OVERREPRESENTATION OF INDIGENOUS YOUTH IN CORRECTIONS
Professors Helene Love and Stephanie Wiley received funding from the Law Foundation of BC to examine overrepresentation of Indigenous youth across Canada’s justice systems. Their final report suggests two factors that may contribute to overrepresentation in BC: legislation regarding sentencing of Indigenous youth that lacked specificity, and sentencing practices that emphasized deterrence. It remains to be seen whether B.C.’s changes to legislation in 2021 will help reverse the upward trend in overrepresentation.
EXPLORING THE DEHUMANIZATION, VICTIMIZATION, CRIMINALIZATION, AND OVER-INCARCERATION OF INDIGENOUS WOMEN IN CANADA
Michaela M. McGuire (Jaad Gudgihljiwah), of the G̲aag'yals K̲iiG̲awaay, citizen of the Haida Nation and PhD student in the School of Criminology, and lecturer Danielle J. Murdoch, have recently co-published an article in Punishment & Society: (In)-justice: An exploration of the dehumanization, victimization, criminalization, and over-incarceration of Indigenous women in Canada.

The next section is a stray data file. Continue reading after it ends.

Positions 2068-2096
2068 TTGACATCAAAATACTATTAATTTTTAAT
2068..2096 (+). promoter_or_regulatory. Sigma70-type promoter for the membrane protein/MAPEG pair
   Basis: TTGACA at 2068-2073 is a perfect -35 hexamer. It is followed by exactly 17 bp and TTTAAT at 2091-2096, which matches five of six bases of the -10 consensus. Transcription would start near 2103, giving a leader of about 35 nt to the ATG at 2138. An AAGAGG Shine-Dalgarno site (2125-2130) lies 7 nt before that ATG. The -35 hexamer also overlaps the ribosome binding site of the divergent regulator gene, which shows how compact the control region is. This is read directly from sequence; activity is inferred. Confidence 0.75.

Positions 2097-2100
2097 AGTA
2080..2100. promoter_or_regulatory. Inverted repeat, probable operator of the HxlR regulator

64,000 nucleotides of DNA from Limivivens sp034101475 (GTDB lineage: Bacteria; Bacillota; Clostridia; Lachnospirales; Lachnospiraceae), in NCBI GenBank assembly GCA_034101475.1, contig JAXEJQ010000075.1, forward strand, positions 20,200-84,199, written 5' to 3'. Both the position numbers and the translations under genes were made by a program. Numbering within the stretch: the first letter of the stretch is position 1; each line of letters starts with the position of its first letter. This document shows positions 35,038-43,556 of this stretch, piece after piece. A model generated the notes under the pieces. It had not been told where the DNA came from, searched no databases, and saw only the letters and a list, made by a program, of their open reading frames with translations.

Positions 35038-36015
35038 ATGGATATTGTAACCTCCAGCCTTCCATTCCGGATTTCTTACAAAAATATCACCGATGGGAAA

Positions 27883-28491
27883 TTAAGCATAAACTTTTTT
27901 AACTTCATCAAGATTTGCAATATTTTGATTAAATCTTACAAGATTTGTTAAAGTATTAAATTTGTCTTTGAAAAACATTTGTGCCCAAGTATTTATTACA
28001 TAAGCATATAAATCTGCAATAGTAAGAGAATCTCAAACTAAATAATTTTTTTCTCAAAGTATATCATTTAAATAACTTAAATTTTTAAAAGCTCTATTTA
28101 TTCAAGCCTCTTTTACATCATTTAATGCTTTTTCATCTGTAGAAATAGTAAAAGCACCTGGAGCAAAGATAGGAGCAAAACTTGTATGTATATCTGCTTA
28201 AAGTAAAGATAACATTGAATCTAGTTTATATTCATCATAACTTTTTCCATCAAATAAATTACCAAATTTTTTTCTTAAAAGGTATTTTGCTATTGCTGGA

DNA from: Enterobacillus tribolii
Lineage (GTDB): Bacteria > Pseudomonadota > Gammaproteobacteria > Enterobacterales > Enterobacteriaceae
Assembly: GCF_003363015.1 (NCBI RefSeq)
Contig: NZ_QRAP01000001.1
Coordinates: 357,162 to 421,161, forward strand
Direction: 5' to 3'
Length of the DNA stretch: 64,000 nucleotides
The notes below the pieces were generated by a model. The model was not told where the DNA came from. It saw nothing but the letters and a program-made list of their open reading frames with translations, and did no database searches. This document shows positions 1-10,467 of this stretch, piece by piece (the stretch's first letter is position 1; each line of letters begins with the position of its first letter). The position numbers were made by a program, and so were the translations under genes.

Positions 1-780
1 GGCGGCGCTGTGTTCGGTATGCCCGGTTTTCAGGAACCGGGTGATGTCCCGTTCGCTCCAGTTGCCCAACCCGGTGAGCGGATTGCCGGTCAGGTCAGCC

Senior lecturer Danielle J. Murdoch and PhD student Michaela McGuire’s recent study, Decolonizing Criminology: Exploring Criminal Justice Decision-Making through Strategic Use of Indigenous Literature and Scholarship, explores how an instructor decolonized their course through the strategic use of Indigenous literature and scholarship.
MEN’S EXPERIENCES OF ABUSE
Associate professor Alexandra Lysova conducted research on men’s experiences of intimate partner abuse, supported by two grants in 2021-2022: CERi Community-Engaged Research Funding Program and SFU SSHRC. Results of her research on men’s experiences of abuse were published in 2021 along with MA student Kenzie Hanson and PhD student Eugene Dim.